Reasonably Catholic: Keeping the Faith


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Centering prayer and contemplation: a tutorial

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Today, centering prayer.  Here in Connecticut, Mike Smoolca has resurrected two moribund chapters of organizations devoted to this form of quiet prayer. He is joined by Grace Padilla, a longtime practitioner of centering prayer who singlehandedly brought the practice to the Philippines, her home country. At this fractious time in our country’s and church’s history, this may be the balm we need.


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Wounded by Religion; Healed by the Sacred

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TerrlynTerrlyn Curry Avery coined the title “pastologist” to reflect her dual roles as a Presbyterian minister and psychotherapist. She works with clients of all religious denominations whose painful experiences at the hands of the church are keeping them from thriving. Rev. Avery will be leading a workshop from 9 a.m. to 5 p.m. at the Courtyard Marriott in Norwich on Sept. 15. Information can  be found at _sacredintelligence.com or by emailing info@sacredintelligence.com.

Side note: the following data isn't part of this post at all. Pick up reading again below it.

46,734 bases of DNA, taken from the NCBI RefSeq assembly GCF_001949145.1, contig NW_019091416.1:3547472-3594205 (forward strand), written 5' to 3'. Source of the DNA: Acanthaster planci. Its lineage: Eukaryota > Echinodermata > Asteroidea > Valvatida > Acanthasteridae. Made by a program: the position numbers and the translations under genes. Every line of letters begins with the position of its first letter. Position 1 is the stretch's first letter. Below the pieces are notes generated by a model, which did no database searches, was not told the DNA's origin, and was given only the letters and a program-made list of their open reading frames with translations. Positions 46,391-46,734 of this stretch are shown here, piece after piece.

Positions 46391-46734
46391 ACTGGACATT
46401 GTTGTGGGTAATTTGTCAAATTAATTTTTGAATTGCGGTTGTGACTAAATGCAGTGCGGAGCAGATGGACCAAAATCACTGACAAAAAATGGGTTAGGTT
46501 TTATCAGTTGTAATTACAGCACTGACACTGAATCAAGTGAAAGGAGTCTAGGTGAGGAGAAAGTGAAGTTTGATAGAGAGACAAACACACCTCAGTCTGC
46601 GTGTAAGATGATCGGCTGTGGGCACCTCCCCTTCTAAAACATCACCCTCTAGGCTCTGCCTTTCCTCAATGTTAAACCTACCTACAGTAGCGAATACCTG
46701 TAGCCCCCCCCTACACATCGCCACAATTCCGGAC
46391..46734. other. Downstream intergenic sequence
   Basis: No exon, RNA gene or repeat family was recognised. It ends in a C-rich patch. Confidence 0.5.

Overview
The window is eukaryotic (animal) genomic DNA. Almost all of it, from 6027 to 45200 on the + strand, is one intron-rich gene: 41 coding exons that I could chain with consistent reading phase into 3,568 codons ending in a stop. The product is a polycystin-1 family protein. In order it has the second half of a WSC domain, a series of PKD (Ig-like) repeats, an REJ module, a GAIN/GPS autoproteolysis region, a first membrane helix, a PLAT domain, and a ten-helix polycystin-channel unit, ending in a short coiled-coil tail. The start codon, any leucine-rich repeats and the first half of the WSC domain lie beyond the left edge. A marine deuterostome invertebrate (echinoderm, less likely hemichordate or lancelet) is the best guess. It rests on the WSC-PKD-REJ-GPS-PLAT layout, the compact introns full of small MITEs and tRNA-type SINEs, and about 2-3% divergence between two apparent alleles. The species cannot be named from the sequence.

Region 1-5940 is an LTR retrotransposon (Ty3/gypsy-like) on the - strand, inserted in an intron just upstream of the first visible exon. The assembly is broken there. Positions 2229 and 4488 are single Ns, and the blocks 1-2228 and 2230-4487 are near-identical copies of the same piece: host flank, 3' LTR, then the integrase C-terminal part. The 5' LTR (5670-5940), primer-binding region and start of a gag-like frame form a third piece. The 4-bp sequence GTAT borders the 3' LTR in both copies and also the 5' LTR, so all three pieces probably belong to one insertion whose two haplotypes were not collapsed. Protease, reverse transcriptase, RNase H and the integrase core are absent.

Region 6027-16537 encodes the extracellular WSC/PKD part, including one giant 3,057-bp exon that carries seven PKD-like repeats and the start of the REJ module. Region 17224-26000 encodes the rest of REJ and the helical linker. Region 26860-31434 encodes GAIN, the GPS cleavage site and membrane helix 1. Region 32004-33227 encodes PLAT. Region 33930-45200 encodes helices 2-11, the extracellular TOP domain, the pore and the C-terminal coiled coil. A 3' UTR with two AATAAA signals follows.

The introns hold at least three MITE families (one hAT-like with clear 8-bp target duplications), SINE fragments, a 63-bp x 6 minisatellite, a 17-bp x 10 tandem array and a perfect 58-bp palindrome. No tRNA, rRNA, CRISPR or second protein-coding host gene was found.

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Relatedly:

“My faith is in God, not in any church…”

So writes Sr. Eileen Dooling, executive director of Mercy By The Sea Retreat & Conference Center in Madison, CT, in this thoughtful blog post:

https://www.mercybythesea.org/blog/a-call-to-rebuild-my-church/?utm.source=Eileen+Blog+Post_Child+Abuse+and+Church.Aug2018&utm_campaign

 

 

 

 

 


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Don’t keep calm. Merton wouldn’t. Upcoming retreat will contemplate the famed monk’s writing and photography

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In this, the 50th anniversary year of Merton’s death, the archivist of the Merton Collection at Bellarmine University in Louisville, KY, Dr. Paul M. Pearson, and scholar Dr. Michael W. Higgins, of Sacred Heart University in Fairfield, CT, will be the featured speakers at a retreat titled “Thomas Merton and the Spiritual Imagination” at Wisdom House retreat center in Litchfield, Conn., on Sept. 7 and 8.

Pearson curated an exhibit of Merton’s photographs, titled “A Hidden Wholeness: The Zen Photography of Thomas Merton,” which will be on display for the first time in New England, through early November. Merton’s advice on photography, “Stop looking and start seeing.” Pearson will speak at the exhibit’s opening event on Saturday, Sept. 8. It is free and open to the public. A book Pearson edited, Beholding Paradise: The Photographs of Thomas Merton, is forthcoming from Paulist Press.

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Merton scholar Dr. Michael W. Higgins, author of The Unquiet Monk: Thomas Merton’s Questing Faith, a copy of which will be given to each retreatant, will lead the retreat, an exploration of Merton’s literary, moral, and mystical imagination.

Asked in our interview what Merton would make of current Roman Catholic events, Higgins said he would be as “forthright and fiery” as when he sometimes found himself “on a collision course with the bishops” and others in authority.